Top-down control and onset capture: the role of early feature-specific modulation

Lewis, Amanda (2012). Top-down control and onset capture: the role of early feature-specific modulation Honours Thesis, School of Psychology, The University of Queensland.

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Author Lewis, Amanda
Thesis Title Top-down control and onset capture: the role of early feature-specific modulation
School, Centre or Institute School of Psychology
Institution The University of Queensland
Publication date 2012-10-10
Thesis type Honours Thesis
Supervisor Stefanie Becker
Total pages 76
Language eng
Subjects 1701 Psychology
Abstract/Summary Two experiments were conducted to investigate the capture of attention by suddenly appearing items (‘onsets’) in visual search. A wide-spread view is that onsets capture attention in a purely stimulus-driven manner, against the top-down goals of an observer. Yet, some studies have shown that onset distractors capture the eyes more strongly when they are similar to the soughtafter target, indicating that onset capture can be modulated by top-down processes. However, it is still unclear how or when top-down controlled processes start to modulate onset capture. One hypothesis is that top-down controlled processes play a role at a later stage of processing, subsequent to stimulus-driven control. The present study examined these two questions in two eye tracking experiments where participants had to make a fast eye movement to a target while ignoring an onset distractor. To examine whether top- down control consists in target activation or distractor suppression, onset distractors were presented in different colours. The time-course of top-down control was investigated by presenting distractors of different colours before or after the target display, using a Stimulus Onset Asynchrony. The results showed that both target activation and distractor inhibition modulated onset capture, from an early stage of visual processing. Moreover, a pure onset which is salient only by virtue of its onset and not colour, captured only when it was presented prior to the target display, not when it was presented simultaneously with the target. The results showed that top-down processes modulate onset capture from an early stage of visual processing.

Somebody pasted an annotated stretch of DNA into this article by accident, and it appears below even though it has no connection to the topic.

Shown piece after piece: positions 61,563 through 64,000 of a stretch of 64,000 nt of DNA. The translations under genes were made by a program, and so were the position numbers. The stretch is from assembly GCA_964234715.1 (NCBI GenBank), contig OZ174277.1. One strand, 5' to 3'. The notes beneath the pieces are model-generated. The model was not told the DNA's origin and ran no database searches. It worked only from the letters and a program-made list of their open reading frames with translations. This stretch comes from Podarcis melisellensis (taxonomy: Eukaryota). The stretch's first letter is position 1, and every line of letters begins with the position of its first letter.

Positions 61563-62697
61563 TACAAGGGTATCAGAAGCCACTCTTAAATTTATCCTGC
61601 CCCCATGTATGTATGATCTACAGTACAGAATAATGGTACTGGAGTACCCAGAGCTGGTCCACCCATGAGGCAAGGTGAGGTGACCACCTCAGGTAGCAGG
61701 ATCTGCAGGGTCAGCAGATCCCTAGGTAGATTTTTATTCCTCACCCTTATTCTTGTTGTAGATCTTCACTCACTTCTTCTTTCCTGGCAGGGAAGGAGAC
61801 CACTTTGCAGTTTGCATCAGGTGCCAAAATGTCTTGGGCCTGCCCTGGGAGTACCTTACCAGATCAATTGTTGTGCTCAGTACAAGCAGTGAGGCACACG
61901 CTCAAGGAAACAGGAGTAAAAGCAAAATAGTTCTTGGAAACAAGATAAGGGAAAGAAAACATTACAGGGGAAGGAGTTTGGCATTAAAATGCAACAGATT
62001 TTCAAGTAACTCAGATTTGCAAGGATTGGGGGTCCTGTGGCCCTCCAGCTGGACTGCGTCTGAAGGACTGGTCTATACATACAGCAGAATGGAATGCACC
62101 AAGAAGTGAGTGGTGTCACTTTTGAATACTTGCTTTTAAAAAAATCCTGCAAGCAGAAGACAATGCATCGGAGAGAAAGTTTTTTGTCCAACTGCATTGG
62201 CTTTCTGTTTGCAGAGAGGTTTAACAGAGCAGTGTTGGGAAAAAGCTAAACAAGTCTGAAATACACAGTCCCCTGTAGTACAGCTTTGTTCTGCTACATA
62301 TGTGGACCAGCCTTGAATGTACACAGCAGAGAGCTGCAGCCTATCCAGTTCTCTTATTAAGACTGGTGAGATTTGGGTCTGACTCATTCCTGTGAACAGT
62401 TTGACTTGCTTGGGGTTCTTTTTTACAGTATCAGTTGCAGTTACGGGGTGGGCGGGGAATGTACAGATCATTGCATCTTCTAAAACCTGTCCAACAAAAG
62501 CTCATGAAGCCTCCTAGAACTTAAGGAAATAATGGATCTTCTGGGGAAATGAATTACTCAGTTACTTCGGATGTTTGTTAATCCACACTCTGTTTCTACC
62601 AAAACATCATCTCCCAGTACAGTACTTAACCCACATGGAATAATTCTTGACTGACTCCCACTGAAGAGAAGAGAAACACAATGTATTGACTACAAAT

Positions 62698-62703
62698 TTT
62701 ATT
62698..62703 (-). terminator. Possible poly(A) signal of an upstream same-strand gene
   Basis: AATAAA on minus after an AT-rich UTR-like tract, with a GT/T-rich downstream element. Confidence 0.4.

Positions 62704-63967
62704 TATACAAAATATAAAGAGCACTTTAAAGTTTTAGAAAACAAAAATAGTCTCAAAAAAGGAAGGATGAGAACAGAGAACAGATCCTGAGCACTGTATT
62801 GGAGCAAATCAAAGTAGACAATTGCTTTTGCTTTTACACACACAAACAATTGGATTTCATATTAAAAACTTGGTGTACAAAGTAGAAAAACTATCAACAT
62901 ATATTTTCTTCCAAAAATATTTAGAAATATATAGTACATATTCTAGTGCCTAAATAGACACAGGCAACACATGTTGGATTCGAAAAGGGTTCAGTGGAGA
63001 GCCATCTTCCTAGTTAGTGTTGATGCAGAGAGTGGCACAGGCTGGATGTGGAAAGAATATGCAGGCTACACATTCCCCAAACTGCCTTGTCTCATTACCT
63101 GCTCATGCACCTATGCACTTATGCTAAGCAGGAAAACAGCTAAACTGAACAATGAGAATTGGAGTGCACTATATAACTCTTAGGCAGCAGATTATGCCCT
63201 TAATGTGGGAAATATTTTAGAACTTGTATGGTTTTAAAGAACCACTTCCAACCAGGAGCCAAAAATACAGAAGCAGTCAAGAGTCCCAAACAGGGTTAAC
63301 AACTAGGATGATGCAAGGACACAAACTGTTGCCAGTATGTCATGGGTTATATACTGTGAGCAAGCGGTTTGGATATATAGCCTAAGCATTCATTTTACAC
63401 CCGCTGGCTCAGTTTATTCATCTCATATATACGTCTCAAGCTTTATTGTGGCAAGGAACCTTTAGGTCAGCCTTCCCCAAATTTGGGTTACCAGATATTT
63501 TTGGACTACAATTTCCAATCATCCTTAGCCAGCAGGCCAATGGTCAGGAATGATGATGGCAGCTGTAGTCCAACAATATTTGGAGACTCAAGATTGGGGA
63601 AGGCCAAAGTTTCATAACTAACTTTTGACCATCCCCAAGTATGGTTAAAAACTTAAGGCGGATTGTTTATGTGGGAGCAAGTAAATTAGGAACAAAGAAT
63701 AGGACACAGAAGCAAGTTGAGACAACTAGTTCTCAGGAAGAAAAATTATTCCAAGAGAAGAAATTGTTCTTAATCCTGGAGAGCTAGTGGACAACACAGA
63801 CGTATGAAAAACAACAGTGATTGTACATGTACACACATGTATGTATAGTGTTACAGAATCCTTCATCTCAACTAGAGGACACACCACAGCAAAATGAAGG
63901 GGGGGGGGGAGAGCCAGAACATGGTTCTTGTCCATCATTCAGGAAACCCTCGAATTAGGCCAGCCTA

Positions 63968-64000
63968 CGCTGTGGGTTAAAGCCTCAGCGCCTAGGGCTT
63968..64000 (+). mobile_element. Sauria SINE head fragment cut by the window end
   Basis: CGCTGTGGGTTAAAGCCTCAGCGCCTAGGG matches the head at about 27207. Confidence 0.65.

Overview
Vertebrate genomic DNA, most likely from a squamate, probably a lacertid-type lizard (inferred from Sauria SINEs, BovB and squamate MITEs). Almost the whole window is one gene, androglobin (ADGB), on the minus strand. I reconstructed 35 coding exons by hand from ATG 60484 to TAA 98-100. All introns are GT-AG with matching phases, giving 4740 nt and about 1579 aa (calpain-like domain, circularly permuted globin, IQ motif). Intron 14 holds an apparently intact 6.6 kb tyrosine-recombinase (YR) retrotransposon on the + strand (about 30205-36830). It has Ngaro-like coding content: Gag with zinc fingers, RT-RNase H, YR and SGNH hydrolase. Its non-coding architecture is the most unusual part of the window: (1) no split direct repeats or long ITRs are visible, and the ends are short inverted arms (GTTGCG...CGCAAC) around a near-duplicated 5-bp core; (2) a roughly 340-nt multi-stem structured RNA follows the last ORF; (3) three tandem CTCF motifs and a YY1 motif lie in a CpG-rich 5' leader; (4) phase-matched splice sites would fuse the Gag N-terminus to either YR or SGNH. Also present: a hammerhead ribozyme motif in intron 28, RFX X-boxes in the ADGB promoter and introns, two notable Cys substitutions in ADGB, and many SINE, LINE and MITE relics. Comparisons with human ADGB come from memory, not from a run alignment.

Keyword Top-down control
Onset capture
Feature-specific modulation

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Created: Tue, 05 Mar 2013, 14:34:51 EST by Mrs Ann Lee on behalf of School of Psychology